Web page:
Towards the beginning of “Interstellar,” a character tells Cooper, “we didn’t run out of televisions or planes, we ran out of food.” This is a spoiler alert. Spoiler in so far as it reveals the ending, not of “Interstellar,” but of mankind, and an alert because this is where we are headed.
The Nov. 10, 2014 issue of “The Christian Science Monitor” remarked in their weekly data column that 60 percent is “the amount the food supply must increase by 2050.” The number is true, but it’s not as simple as the sentence seems to indicate. Cooper may be speaking about the future when he says, “the sacrifice is being made by millions of people who will die, because his arrogance declared their case hopeless.” Yet I can’t help but apply those words to the people who will die in 2050 if we do nothing and declare their case hopeless.
The fact of the matter is whether or not there is enough food in the world today or 35 years from now is largely up to us. In 2006, the United Nation’s Food and Agriculture Organization (FAO) observed that meat production contributes 18 percent of all greenhouse gases and uses 33 percent of all the land we could be growing food on. It also noted that a meat-based diet uses two times the amount of water of a vegetarian diet.
Unsurprisingly, none of the suggestions of the FAO, which has by and large declared the case of millions of people hopeless, even talk about cutting down on eating meat. This is because meat is literally a sacred cow. When only 60 percent of the food is meant for humans, while using 38 percent of the worlds land, there is clear disconnect and something’s got to give. By 2050, there will not be enough water to support the world’s population and food production if diets don’t change. Never mind that it takes an inefficient amount of grain to produce one pound of meat or that foregoing meat would increase the food supply by 50 percent.
If giving up meat isn’t an option, then maybe not wasting food is. The United Nations World Food Program notes that one in eight people is at a critical risk of hunger and one-third of the food supply is wasted every year. This is mind boggling to me and points out the central problem, which is not food production, but food distribution. Which is to say that even if food production increases by 60 percent by 2050, that doesn’t mean that it will ever reach the people who need it.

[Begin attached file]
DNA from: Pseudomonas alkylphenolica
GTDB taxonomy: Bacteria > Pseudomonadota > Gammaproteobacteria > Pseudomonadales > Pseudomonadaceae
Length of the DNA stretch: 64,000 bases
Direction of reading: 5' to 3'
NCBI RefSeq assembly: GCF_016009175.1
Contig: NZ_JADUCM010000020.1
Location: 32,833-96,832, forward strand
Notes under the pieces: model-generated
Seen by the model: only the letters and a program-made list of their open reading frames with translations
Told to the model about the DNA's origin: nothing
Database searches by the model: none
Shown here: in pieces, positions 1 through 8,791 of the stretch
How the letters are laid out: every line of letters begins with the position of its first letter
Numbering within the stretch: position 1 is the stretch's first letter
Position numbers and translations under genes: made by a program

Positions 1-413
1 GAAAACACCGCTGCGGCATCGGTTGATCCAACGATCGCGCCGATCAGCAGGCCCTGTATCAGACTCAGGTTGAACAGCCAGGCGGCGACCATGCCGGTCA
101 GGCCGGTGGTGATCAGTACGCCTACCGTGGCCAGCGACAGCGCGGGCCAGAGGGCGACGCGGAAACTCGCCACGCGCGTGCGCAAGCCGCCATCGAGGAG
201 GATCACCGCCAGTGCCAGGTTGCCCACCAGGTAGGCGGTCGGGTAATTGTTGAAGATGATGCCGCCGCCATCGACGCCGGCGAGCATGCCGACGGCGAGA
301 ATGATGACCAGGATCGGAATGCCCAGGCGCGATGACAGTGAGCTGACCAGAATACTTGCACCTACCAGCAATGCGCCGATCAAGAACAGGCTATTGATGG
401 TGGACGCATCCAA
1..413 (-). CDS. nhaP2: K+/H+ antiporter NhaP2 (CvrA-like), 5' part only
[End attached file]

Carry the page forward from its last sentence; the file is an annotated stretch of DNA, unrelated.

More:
“Interstellar” is right about our production priorities. We have more TVs and planes than we know what to do with (see the e-waste from the movie “Samsara”), but the subtext of the film points out the even bigger colonial problem. Even if we had enough food, that doesn’t mean we would distribute it evenly, because there are people whose cases have been declared hopeless.
To paraphrase Vonnegut, it is not the future we must fear, but the past (and present). Running out of food isn’t something that will happen in some theoretical future, it is something happening every day. It’s not because we don’t eat everything on our plates. It’s because food never reaches plates. It’s because we consume meat at the cost of food for others. There will come a day where we will have to choose between eating meat and the death of unseen millions. It’s only a few decades away. Before the start of “Interstellar,” NASA refuses to drop a bomb on the starving masses. The question is, then, can we stop eating meat to prevent this future from forcing them to make this choice?